Further, many parents do not factor in the cost of health insurance for the children. Even if there is no child support owed to either parent, the parties usually split the cost of health insurance for the children. If one parent is fortunate enough to have health insurance for the children at no cost, keep in mind that with a job change or increase to cost this issue can still be addressed in the future.
Myth 2-To have joint custody, the parents must have the exact same number of hours with the children.
There are many options available for a joint custody schedule and it does not have to be with each parent having the exact same number of custodial hours. For example, a schedule where one parent has three days per week and the other parent has four days is a joint physical custody schedule. In some cases, one parent has more custody during the school year and less days in the summer. Since the Court does not know your children, you should always try to agree upon a schedule that will work best for your children. An experienced family law attorney can guide you towards schedules that have been successful given your children’s ages and both parents’ work schedules.
Myth 3-The mother always has custody if there is no custody order in place.
In the past in Nevada for unmarried parents, the mother had custody until there was a custody order, but this is no longer the law. NRS 125C.0015 provides the parents have joint legal and joint physical custody, regardless of marital status, until there is a court order. If there is a reason why the other parent should not have joint custody, you will need to seek an order from the court. Withholding custody from the other parent, without cause, can severely affect your custody rights. In addition, it is important to start following a temporary custody schedule to help the children adjust to the separation and to ensure both parents get to spend time with the children.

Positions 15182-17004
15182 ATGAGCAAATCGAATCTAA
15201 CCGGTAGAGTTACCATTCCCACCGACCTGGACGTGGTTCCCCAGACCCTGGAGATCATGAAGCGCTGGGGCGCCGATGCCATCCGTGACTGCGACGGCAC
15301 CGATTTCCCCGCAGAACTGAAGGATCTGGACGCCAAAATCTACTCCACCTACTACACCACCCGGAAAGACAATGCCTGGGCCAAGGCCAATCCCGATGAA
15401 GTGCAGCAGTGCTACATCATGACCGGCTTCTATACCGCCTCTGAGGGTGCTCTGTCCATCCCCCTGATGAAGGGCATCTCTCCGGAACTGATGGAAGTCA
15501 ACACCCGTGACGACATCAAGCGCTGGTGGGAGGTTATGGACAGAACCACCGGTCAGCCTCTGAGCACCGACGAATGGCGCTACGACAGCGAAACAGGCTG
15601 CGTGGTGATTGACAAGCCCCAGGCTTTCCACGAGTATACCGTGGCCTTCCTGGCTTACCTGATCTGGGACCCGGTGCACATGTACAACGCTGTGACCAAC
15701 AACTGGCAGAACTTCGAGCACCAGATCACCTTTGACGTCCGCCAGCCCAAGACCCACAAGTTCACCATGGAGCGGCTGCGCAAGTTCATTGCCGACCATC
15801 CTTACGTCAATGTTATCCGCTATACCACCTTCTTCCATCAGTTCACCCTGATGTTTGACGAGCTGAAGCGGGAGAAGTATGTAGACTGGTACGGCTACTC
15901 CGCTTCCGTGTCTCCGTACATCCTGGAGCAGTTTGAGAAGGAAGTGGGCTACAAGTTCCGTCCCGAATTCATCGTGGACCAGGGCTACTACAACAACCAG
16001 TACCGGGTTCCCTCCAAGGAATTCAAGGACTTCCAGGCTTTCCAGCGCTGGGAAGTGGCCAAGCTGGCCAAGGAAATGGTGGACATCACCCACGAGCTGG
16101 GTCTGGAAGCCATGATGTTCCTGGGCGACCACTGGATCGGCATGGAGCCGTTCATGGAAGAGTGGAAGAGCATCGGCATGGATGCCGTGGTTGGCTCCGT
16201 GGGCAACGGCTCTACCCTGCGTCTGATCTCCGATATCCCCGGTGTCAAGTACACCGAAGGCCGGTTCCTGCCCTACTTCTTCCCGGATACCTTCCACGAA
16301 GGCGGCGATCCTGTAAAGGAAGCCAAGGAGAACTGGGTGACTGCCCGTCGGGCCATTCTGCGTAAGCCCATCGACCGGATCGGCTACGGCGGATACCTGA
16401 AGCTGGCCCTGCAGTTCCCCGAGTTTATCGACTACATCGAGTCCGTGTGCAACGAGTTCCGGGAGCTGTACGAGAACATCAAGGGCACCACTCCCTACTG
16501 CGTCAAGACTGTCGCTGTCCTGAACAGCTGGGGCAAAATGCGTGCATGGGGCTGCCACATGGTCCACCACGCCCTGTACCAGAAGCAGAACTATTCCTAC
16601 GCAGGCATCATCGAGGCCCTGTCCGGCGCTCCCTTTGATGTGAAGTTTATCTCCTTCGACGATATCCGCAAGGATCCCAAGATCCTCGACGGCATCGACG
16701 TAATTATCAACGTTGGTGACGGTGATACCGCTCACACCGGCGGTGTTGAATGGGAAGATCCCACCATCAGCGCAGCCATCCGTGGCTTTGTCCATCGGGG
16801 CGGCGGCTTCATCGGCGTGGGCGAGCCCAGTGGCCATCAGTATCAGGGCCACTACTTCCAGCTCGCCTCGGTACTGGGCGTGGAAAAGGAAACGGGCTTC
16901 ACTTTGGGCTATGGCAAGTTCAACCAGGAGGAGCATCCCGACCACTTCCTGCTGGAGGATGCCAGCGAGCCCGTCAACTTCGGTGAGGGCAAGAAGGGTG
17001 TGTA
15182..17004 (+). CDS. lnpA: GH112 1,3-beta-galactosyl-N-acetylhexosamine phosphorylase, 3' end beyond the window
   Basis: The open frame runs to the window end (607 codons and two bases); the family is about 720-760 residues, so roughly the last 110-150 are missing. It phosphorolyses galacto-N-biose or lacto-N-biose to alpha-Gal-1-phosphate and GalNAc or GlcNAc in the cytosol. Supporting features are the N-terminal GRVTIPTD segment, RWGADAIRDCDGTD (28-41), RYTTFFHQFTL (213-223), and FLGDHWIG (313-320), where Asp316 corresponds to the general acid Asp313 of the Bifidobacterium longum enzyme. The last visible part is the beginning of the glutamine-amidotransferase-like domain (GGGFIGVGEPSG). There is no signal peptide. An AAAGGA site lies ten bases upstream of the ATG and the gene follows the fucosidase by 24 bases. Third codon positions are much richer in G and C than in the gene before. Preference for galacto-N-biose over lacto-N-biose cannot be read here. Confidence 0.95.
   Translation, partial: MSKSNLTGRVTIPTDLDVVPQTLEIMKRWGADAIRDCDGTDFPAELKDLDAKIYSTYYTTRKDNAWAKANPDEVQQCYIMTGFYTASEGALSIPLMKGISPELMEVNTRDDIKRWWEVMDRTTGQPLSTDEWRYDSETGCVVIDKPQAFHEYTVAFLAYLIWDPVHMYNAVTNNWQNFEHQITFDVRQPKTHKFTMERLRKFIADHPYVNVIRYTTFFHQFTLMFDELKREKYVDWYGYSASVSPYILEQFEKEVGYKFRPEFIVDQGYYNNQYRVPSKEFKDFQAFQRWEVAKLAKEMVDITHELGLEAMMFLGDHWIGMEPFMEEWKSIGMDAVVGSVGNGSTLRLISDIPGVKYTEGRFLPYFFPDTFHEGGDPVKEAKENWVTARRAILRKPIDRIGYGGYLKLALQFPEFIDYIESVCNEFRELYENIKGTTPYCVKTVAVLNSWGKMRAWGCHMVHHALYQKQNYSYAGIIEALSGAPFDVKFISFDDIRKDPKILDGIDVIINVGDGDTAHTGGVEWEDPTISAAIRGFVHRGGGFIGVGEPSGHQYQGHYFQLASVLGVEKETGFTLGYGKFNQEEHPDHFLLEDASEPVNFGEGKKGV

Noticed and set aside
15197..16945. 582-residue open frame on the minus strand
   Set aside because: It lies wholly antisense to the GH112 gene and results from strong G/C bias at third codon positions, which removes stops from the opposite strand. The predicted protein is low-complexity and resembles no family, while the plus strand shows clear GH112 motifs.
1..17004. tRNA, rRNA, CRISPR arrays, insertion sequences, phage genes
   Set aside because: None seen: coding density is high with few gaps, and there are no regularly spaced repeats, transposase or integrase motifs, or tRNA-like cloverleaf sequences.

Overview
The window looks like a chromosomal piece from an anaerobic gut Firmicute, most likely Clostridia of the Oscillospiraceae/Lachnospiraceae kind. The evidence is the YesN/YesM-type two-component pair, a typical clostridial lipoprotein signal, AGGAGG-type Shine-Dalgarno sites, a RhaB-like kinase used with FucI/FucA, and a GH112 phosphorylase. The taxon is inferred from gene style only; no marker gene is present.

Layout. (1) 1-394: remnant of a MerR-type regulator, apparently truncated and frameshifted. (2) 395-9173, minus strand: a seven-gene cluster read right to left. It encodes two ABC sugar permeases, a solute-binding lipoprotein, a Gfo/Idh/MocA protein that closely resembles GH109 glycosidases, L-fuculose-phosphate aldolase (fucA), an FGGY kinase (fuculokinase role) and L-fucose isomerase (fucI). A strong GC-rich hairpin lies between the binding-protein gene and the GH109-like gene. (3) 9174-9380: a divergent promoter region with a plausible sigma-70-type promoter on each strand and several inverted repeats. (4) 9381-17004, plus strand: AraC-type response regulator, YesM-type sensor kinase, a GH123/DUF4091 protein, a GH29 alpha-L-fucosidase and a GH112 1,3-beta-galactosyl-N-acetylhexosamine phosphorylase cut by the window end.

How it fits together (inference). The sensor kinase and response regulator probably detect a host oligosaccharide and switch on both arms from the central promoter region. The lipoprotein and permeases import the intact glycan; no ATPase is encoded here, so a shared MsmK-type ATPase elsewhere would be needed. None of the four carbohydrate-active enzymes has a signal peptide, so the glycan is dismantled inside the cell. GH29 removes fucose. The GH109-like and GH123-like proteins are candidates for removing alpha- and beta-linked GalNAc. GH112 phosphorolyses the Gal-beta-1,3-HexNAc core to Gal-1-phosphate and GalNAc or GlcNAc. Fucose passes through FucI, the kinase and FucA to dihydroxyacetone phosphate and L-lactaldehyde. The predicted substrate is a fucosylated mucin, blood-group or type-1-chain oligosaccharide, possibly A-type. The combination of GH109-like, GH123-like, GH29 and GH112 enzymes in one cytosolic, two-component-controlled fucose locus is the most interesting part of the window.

Myth 4-When children reach a magic age in Nevada, they can choose which parent they want to live with.
There is no set age in Nevada where children can choose which parent they want to live with. Further, it can be very difficult for a child who believes they must choose between two parents. When children become teenagers in Nevada, many parents request teenage discretion. Teenage discretion does not mean that the children choose their own custody schedule, but instead allows for the children to make requests and have those requests considered by the Court. There are limitations for teenage discretion, such as a child cannot change the custody schedule completely. Small modifications to the current schedule, are usually permitted especially when they are set around the teenager’s own activities or job. If the parents have poor communication, teenage discretion can be abused. If your teenager is allowed to make changes to the schedule, make sure you confirm with the other parent to ensure that the child is where they are supposed to be.
Myth 5- Only mothers should have custody of young children.
Nevada law provides that a parent may not be given custody for “the sole reason that the parent is the mother or father of the child.” NRS 125C.0035(2). The standard for child custody in Nevada is the child’s best interest. With that said, if either parent can prove that it is not in the child’s best interest for the parents to share joint physical custody, then the parent proving same will be awarded primary custody.
In Nevada, separated parents can agree upon a temporary custody schedule, but if you cannot reach an agreement, you should not wait to seek legal advice. When parents go to Court, the Judge will consider the schedule you have been following when setting temporary orders. For example, if you have been separated for a month, but have only spent a few days with your children, this could affect the temporary orders. Also, if the other parent has denied you time with the children, make sure you have documented your requests through email or text message. In addition, for parents who cannot reach an agreement on custody, Nevada requires mediation, through the Family Court Mediation Center. The goal of court ordered mediation is to agree upon a schedule that will be best for your children. At mediation, a neutral mediator will talk to both parents separately or together to try to help them reach an agreement. If you reach an agreement, the mediator will draft a Parenting Plan. If both parties sign the Parenting Plan, the Judge will sign and then this will become your custody order.
If you are a parent dealing with a custody issue or concerns about your custody rights, please contact our office to schedule a consultation with an attorney. Each case is different and we take the time to assist you with all of your custody needs.